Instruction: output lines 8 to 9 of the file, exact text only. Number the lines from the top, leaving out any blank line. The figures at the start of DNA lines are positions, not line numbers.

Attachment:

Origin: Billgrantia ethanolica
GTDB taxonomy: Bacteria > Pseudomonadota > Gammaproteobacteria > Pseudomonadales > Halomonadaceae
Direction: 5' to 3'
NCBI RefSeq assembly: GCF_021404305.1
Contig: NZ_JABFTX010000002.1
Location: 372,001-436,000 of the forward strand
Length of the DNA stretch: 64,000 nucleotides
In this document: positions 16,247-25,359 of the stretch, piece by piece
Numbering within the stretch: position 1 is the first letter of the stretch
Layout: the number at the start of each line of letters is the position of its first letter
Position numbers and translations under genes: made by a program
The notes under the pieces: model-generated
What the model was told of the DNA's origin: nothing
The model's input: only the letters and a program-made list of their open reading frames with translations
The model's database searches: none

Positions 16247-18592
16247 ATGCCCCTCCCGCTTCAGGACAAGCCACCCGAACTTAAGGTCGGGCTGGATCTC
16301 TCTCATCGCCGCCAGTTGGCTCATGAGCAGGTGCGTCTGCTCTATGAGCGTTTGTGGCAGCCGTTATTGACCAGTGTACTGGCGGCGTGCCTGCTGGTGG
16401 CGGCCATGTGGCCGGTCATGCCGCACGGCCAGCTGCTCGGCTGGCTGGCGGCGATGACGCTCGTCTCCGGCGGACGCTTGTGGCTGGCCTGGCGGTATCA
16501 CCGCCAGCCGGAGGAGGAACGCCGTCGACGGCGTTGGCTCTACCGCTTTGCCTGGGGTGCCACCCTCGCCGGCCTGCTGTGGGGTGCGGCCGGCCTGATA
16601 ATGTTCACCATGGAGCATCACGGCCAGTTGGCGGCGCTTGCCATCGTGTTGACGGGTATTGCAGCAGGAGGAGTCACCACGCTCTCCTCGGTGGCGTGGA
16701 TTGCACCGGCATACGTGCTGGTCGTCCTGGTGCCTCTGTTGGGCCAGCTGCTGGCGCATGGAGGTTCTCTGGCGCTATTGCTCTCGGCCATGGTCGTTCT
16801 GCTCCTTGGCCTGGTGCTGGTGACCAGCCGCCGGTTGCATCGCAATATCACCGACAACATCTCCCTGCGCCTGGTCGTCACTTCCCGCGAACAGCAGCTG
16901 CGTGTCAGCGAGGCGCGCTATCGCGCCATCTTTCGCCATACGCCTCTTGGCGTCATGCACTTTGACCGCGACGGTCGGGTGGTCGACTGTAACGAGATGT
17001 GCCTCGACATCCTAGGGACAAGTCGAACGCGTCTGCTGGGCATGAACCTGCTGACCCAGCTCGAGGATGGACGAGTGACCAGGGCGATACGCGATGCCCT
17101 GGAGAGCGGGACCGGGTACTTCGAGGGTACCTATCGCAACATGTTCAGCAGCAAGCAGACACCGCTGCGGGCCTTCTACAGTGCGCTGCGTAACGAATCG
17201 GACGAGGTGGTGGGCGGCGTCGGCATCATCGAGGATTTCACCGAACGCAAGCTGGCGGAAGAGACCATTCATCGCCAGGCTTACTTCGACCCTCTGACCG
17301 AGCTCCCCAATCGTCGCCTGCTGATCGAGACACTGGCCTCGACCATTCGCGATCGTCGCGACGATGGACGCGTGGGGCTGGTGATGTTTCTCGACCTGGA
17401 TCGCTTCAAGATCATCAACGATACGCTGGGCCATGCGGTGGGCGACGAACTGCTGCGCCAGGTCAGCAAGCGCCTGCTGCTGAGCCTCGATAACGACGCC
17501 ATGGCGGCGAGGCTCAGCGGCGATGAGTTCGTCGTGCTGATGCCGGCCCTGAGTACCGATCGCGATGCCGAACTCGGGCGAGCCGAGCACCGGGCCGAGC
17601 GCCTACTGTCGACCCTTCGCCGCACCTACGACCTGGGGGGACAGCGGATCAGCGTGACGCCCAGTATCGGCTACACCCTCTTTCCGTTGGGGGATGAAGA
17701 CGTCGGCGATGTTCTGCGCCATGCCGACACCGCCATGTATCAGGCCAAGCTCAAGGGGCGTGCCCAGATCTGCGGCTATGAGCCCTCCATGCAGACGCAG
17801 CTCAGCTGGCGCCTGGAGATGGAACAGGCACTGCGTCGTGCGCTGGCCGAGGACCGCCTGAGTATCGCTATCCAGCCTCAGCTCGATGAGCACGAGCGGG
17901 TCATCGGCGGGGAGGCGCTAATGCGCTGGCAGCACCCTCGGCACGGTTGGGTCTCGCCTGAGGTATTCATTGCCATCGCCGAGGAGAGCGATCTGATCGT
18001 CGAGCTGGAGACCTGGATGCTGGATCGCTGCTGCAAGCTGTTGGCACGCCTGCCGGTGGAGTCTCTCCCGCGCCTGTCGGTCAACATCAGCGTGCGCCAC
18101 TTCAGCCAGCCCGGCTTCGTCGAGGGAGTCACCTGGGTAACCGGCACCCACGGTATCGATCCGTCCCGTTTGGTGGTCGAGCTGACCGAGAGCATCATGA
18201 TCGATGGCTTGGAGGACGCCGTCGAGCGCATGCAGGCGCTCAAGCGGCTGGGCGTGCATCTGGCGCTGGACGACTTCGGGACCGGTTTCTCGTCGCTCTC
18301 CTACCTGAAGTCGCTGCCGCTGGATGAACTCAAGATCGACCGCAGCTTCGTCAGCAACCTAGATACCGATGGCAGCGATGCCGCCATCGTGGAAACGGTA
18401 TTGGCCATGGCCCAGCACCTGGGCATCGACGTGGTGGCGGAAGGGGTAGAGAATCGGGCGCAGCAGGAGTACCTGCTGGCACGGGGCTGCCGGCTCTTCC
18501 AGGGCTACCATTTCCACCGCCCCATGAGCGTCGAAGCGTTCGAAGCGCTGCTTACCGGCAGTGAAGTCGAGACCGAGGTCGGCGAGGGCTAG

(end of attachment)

In this document: positions 16,247-25,359 of the stretch, piece by piece
Numbering within the stretch: position 1 is the first letter of the stretch